“I will find you…and we both know what’s going to happen.” We all know, mate. We all know. And despite the cheese, as fans, we secretly love it.
Liam Neeson reprises his role as Bryan Mills, ex-covert special forces operative and unluckiest dude on the planet in the third instalment of Taken and nobody can escape the famous lines.
Part of me wants to be insulted by a third instalment of this franchise but the other part of me just can’t get enough of Bryan Mills and his particular set of skills. Let’s face it; if you were taken, you’d want Bryan Mills on your team.
Let it be clear, no one really gets taken in this film. Obviously the filmmakers realised that a third instalment where someone gets taken would not fly and would only be insulting to the audience and the characters so this one focuses on Mills being wrongly accused of murder. Some may argue this plot line is still insulting and if you’ve seen the preview you’ll know who Mills is accused of killing. It’s basically Taken meets The Fugitive, except in this case, the accused is a bad-ass ex-spy with a particular set of skills that we’ve come to know and love, and plenty of ex-special forces connections at his disposal.
Kim (Maggie Grace) returns as Mills’ petulant daughter, Famke Janssen reprises her role as ex-wife Lenore, and Forest Whitaker is a welcome breath of fresh air as the somewhat conflicted detective on Mills’ trail. There is a casting change in this film, the role of Stuart St John, Lenore’s new husband and Maggie’s pseudo-stepdad is no longer played by Xander Berkeley with Dougray Scott (Ever After: a Cinderella story, My Week with Marilyn) stepping in.
While it’s not a stinker, it’s nothing new either but if you’ve seen the previous two films it’s safe to say you know what you’re getting yourself into. The plot is rather implausible but Mills’ very particular set of skills does provide a few surprises and thanks to the first film you really do care about him and his family. However, he’s so good at what he does that you never really believe he’s in that much danger here, which kills the tension a bit.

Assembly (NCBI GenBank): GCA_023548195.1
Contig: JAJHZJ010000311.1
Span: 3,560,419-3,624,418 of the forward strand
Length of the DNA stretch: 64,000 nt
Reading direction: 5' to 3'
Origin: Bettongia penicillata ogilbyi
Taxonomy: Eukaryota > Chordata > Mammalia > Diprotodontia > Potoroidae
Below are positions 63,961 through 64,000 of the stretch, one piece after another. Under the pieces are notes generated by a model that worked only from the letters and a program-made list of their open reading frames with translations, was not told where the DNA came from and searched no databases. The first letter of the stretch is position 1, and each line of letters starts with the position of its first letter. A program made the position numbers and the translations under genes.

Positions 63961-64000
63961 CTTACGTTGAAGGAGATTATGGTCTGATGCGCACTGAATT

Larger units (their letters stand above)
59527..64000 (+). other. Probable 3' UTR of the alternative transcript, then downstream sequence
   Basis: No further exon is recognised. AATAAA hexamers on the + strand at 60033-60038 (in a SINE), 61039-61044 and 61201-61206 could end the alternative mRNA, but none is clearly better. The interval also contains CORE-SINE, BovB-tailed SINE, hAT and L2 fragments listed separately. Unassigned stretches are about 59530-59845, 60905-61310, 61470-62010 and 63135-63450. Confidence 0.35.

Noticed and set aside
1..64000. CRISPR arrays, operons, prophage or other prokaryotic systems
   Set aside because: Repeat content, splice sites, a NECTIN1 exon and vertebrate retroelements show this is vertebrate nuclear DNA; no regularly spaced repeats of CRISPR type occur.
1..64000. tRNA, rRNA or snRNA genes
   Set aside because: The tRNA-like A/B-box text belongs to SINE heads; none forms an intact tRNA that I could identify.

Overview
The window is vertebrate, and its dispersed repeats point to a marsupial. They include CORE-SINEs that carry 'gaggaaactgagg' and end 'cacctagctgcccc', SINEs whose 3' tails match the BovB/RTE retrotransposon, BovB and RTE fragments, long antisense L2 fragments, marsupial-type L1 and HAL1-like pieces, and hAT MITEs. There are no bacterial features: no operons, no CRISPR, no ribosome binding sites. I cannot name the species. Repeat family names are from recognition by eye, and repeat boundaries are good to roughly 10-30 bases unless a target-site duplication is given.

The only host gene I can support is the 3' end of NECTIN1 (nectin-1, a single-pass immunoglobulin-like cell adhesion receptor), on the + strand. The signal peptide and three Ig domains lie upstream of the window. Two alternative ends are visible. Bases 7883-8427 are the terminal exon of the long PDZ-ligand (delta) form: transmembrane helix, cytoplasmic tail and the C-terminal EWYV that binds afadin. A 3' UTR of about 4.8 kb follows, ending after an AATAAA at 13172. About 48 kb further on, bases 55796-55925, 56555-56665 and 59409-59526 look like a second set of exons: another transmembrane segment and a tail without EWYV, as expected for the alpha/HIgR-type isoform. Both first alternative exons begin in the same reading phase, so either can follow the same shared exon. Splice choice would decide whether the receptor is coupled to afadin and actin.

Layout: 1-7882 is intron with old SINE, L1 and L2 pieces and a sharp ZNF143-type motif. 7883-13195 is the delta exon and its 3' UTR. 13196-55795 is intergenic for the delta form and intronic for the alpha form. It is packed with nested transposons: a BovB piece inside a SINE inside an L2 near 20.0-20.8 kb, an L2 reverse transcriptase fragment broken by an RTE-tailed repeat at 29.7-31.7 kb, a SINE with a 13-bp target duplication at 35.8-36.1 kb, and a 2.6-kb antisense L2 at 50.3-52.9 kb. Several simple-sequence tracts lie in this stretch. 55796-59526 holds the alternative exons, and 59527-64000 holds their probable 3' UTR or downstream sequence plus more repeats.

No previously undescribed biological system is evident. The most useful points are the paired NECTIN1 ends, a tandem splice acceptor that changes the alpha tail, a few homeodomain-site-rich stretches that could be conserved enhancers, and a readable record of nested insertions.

While the performances are all good, it is Neeson who carries this film. It is indeed Neeson who carries all of them. Even Neeson himself initially refused to do any sequels to the original 2008 film concerned that any further films would just be a pointless rehashing of the original. But producers managed to twist both his arms into conceding to Taken 2 and Taken 3 and while Taken 3 won’t be winning any Oscars, it’s still a lot of fun to watch.
To be fair, I would watch people get taken and Liam Neeson rescue them for ten more instalments so in that sense I am definitely biased, however, this film is not a terrible one. Yes, there are some cheesy reprisals of familiar lines from the first two films and the subject matter is not breaking any new ground. You’ll also probably be able to predict where the film is going from the opening credits. But it’s fun, unafraid to poke a little fun at itself and the film moves at a brisk enough pace to keep the audience interested.
All in all Taken 3 holds its own – just. And for those of you groaning at the possibility of a fourth instalment, never fear, the tagline promises; it all ends here.
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